Being a People to Believe In

This is a point worth making over and over again:

[Iraqis] were willing to help us, but they are not a stupid people. They know that if they commit to the American side and the Americans abandon them as we did in 1991, it means death for them and their families. They know this, and it is real. It is not an abstract idea for them.
Most Iraqis don’t support Al-Qaida and the militias, but when our commitment to stay in Iraq and finish the job is in doubt — as it was when Sen. Harry Reid went on TV and said, “this war is lost” *#151; Iraqis are going to hedge their bets. They may not support the militias, but when they are betting their lives, most of them are not going to commit to America unless they are assured that America is committed to them.

Perhaps our greatest difficulty in foreign affairs proceeds from the national narrative, established in the romanticized argot of ’60s nostalgists, that we are a people so self-reflective that we’ll stop ourselves from succeeding, no matter the cost in others’ lives. Iraq would be a wholly different place, right now, if the world had thought it a conclusion without disclaimer that we would stick it out until Iraq had taken the reins of the horse that we intended to provide.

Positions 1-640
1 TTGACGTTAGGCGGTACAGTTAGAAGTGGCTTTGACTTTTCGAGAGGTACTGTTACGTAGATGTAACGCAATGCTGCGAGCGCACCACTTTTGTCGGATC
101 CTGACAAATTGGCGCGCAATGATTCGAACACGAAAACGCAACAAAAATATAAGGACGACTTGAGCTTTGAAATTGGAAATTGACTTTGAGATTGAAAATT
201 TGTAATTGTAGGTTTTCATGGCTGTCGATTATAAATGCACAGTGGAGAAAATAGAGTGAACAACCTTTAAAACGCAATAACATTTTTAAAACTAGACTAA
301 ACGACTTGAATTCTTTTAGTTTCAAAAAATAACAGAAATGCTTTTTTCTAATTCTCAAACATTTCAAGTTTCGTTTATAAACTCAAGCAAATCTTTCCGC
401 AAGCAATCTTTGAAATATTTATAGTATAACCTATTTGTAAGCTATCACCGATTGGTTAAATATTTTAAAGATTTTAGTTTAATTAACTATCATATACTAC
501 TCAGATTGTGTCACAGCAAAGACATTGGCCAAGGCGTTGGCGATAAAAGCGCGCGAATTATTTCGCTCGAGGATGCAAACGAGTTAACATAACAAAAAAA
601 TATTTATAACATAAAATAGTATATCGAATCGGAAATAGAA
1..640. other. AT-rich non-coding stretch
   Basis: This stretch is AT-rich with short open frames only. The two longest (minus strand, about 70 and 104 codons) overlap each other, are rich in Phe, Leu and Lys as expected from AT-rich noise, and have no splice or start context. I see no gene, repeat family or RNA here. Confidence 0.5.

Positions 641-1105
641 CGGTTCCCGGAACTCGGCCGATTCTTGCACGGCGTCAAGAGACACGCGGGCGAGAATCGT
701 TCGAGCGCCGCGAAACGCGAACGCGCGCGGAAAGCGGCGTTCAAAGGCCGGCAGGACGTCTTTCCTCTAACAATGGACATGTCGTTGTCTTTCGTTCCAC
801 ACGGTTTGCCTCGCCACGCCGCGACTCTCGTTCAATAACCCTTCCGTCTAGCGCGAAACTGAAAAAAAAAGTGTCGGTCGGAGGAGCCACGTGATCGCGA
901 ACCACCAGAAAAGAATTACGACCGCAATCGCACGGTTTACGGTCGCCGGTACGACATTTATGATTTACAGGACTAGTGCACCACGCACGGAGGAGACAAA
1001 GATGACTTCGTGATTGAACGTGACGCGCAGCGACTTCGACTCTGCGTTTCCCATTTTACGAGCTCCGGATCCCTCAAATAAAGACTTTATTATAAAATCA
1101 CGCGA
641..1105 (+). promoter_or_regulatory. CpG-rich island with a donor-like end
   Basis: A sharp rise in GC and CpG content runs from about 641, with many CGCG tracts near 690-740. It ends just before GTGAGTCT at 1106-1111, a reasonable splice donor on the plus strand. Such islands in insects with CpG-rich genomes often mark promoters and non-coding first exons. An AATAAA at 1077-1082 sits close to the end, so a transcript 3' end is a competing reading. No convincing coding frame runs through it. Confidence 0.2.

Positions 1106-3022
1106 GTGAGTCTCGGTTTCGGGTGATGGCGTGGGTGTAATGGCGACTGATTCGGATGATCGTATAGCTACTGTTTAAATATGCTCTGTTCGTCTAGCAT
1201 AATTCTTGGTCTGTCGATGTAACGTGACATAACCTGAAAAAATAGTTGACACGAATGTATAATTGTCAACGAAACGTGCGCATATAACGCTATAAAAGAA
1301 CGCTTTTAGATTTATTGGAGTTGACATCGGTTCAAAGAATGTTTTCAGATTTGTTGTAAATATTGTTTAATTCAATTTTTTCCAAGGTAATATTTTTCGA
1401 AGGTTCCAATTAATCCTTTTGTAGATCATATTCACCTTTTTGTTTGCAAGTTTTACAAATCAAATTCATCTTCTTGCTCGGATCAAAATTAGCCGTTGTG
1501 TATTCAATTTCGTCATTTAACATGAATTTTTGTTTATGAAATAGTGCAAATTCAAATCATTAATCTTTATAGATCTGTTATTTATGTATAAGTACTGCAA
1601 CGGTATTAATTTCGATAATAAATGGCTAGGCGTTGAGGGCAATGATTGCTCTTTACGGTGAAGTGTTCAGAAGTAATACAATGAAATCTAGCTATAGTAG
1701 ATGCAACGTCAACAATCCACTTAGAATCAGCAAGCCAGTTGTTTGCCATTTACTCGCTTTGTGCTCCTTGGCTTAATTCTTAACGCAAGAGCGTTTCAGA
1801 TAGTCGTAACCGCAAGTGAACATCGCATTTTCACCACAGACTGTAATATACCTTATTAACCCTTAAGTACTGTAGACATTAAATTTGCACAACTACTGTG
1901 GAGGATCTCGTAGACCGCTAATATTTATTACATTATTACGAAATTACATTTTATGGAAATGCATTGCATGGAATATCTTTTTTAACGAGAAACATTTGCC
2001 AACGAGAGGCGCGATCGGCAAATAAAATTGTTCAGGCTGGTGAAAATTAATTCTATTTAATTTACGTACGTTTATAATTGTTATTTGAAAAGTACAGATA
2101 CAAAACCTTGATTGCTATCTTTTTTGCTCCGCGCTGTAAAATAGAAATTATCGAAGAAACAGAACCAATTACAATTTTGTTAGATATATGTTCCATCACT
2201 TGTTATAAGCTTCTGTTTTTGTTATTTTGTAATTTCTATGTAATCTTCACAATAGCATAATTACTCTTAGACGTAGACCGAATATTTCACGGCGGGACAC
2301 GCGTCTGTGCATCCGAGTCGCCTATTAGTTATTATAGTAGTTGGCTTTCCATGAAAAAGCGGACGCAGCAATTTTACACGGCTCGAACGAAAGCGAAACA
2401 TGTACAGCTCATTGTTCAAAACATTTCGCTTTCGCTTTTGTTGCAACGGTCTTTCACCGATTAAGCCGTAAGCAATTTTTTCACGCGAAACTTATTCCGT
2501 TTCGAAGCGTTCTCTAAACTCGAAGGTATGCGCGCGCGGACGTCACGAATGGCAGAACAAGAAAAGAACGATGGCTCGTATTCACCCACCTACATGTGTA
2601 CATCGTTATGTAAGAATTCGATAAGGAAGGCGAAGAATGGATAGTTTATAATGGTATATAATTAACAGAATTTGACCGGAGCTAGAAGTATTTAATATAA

Instead, we are inundated with poseurs’ attempts to make of themselves self-fulfilled prophets.

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16 years ago

Being a People to Believe In
Being able to admit mistakes.
Willing to address those mistakes.
Standing firm on core principals.
Addressing other’s concerns.
Advocating a policy that can work.

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